The nation’s critical infrastructure experienced a 20 percent increase in cyber incidents in the fiscal year 2015, said government experts.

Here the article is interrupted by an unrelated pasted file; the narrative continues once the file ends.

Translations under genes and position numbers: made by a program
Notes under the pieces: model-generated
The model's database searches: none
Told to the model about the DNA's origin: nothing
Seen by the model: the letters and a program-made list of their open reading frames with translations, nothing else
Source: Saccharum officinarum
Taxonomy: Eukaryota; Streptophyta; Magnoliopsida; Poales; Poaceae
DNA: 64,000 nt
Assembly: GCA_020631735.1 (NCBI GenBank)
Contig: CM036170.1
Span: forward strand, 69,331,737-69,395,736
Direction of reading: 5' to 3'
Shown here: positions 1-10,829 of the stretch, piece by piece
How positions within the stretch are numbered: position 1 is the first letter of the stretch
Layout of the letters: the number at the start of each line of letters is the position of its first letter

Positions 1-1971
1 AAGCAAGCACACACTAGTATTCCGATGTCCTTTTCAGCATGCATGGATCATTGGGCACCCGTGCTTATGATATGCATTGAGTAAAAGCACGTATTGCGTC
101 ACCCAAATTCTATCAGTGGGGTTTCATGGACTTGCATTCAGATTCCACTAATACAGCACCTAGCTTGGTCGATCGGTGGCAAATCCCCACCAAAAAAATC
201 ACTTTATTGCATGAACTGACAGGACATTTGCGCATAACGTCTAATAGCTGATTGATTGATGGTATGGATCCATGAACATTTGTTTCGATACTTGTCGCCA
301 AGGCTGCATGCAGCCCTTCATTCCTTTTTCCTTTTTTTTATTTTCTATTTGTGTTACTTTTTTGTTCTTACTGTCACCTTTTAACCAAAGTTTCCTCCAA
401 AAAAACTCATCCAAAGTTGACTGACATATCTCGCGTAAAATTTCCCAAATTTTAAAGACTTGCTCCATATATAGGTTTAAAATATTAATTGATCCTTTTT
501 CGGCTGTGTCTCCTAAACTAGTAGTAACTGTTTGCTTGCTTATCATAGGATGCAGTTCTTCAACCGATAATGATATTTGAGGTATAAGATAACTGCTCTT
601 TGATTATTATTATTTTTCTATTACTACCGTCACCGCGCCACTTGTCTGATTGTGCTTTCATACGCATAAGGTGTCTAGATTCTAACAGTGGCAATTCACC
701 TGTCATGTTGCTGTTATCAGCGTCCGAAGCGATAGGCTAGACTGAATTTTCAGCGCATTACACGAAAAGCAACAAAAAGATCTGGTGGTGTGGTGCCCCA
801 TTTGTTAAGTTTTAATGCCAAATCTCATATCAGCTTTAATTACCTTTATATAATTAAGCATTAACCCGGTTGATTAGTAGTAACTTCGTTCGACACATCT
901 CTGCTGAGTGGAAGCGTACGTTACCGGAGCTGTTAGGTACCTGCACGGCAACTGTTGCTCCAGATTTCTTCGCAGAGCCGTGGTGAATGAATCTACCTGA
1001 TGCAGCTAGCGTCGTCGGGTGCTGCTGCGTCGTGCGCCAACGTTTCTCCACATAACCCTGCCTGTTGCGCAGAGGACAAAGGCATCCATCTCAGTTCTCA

Source: ICS-CERTAccording to an end-of-year report by the Industrial Control Systems Cybersecurity Emergency Response Team (ICS-CERT), investigators responded to 295 reported incidents involving critical infrastructure in the U.S., compared to 245 in the previous year.The critical manufacturing sector was the most commonly targeted with 97 reported attacks, representing 33 percent of the total incidents.“This increase over previous years . . . is primarily related to a widespread spear-phishing campaign that targeted critical manufacturing companies along with limited targets in other sectors,” read the ICS-CERT report.Companies in the energy sector were also among the top targets, which reported 46 incidents in 2015; water and transportation systems followed, reporting a total of 25 and 23 incidents, respectively.“While sophisticated intrusions against asset owners persist, in FY 2015, ICS-CERT responded to a significant number of incidents enabled by insufficiently architected networks,” explained the report.Such incidents included ICS networks being directly connected to the Internet or to corporate networks, where spear-phishing could enable access.It is unclear whether this trend was a change in targeting by adversaries or if these systems merely represented targets of opportunity, states the report.“Regardless of the cause, this reinforces the need for asset owners/operators to focus on security fundaments,” said ICS-CERT.The report also outlines the various techniques used in the intrusion attempts on critical infrastructure systems. Although, in most cases (38 percent), investigators could not identify the initial infection vector, more than 100 incidents involved spear phishing (37 percent).Other common techniques included network scanning/probing (9 percent) and weak authentication (6 percent).Fortunately, the majority of incidents investigated by ICS-CERT (69 percent) had no evidence of successful intrusion into the asset owner’s environment. However, 12 percent of incidents observed in FY 2015 did, in fact, have evidence of intrusion into the control system environment.The report does not state whether any proprietary or critical information was stolen during these reported attacks.